Summer Book Bingo: The BIG 5—5 Books that Think BIG
August 15, 2019
By Rachel Bachler
It’s sitting there just staring at you. The end of the last ‘sunny-picture’ calendar page. Only a few short weeks until you inevitably lift the page to see a background of orange and red maples looming above the family in matching Pendleton coats and yellow rain boots.
Aside from the pumpkin spice scones and back-to-school sales on Kleenex, the coming of fall can mean only one thing for every world historian, wanderlust adventurer, and avid do-it-yourselfer: nineteen more days to finish that #BookBingoNW2019 board. Nineteen more days to address the two squares at the bottom of the board that have evaded us all summer – the BIG BOOK squares.
Assuming, just for a moment, that nineteen days may not be quite enough time to finish Hugo’s Les Misérables or Tolstoy’s War and Peace, what then, are the “BIG” options left? Five solutions for the BIG square standing between you and a bingo, SAL’s Big 5: 5 Books that Think BIG.
- BIGgest Book: The Little Prince, Antoine de Saint-Exupéry
On September 13, 2007, Ediouro Publicacoes of Rio de Janeiro decided to make the little prince’s world just a little bit bigger – 6.7ft x 10.1ft bigger to be exact. (Yes, it won a Guinness World Record.) Created for the XIII Biannual Book Fair of Rio de Janeiro, Brazil, this edition of Saint-Exupéry’s, The Little Prince may not be available at the Seattle Central Library, but you could pick up a more manageably sized print at any Third Place Books location. We can just pretend it’s the 10-foot spread. A story about a little prince who teaches man how to believe again feels that big, anyway.
- BIGgest Seller: Don Quixote, Miguel de Cervantes
Quixote wasn’t always the hero in armor, galloping across the Spanish countryside to bring justice for the downtrodden. No, he started out as Quixote, the guy so bewitched with stories of knights and duels that he decided to put on a helmet and become one. Sound familiar? If it doesn’t, it will. Published in 1612, Miguel de Cervantes’ Don Quixote is considered one of the first novels ever written. Although its early publication proves difficult to precisely tally sales, the story of Quixote’s gallivants across Spain have been credited with some 500 million copies sold – because who doesn’t love a good duel?
- BIGgest Following: Harry Potter, J.K. Rowling
A young wizard, a cast of steadfast friends, and a villain that puts Dracula to shame; J.K. Rowling knew what she was cooking when she threw the world into a wizarding tizzy in 1997 at the release of Harry Potter and the Sorcerer’s Stone. Seven novels, a play, a slew of prequels, an amusement park, and an entire movie franchise later, the final installment of the series, Harry Potter and the Deathly Hollows, took home the Guinness World Record for Fastest Selling Book of Fiction in 24 Hours when it sold a record breaking 8.3 million copies in its initial 24 hours at market. The butterbeer really is that good.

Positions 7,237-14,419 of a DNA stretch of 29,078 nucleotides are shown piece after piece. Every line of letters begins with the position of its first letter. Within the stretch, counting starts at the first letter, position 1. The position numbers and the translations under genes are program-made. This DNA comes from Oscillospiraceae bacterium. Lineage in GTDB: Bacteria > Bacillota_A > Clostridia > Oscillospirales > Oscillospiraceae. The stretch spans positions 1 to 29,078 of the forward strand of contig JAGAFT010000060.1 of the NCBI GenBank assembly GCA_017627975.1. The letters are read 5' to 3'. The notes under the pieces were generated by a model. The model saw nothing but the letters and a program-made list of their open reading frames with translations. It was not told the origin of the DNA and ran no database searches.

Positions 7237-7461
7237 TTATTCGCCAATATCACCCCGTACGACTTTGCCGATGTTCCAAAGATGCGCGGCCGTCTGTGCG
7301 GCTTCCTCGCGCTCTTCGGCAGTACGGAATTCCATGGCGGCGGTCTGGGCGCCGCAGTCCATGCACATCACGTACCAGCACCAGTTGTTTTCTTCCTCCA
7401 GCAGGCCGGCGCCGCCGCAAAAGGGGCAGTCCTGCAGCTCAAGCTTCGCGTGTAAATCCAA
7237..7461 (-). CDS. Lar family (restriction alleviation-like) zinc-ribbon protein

- BIGgest Character: Sherlock Holmes, Arthur Conan Doyle
Most portrayed human character, rather (that under-the-covers-scary Dracula holds the title for most overall portrayed literary character in film). Conan Doyle’s wittingly calculated detective has been depicted some 254 times on screen by over 75 actors since his creation in 1887. Adapted into films, television series, dramas, and documentaries, Sherlock Holmes has become the quintessential British criminal investigator. It is important to note, though, the high likelihood that Watson could be the brains behind the whole bit.
- BIGgest Cornerstone: Action Comics #1, Jerry Siegel
In 1938, a man with supernatural powers puts on a pair of black rimmed glasses and becomes an entry level news reporter – and also the cornerstone of American pop culture history. 80 years and over 1,000 issues later, Action Comics Issue #1, the first appearance of Superman, celebrated its conception of the superhero genre with the Guinness World Record title for Longest-Running Superhero Comic Book series. Now the most valuable comic in history, Action Comics #1 equipped Superman with superpowers, a first which inspired entire universes of extraordinary beings with extraordinary powers. But honestly, would all those journalists really not have noticed the huge new guy with the glasses?
Rachel Bachler is a Public Disclosure Officer with the City of Seattle, making strides in community relations and public transparency. An advocate for the arts, Rachel works on staff with the Seattle Symphony to promote consumer experience. Trained at Pacific Northwest Ballet School, she went on to earn her teaching certificate with American Ballet Theatre, later receiving their Affiliate Teacher Award. Rachel holds a B.A. in Business Administration from Hope International University.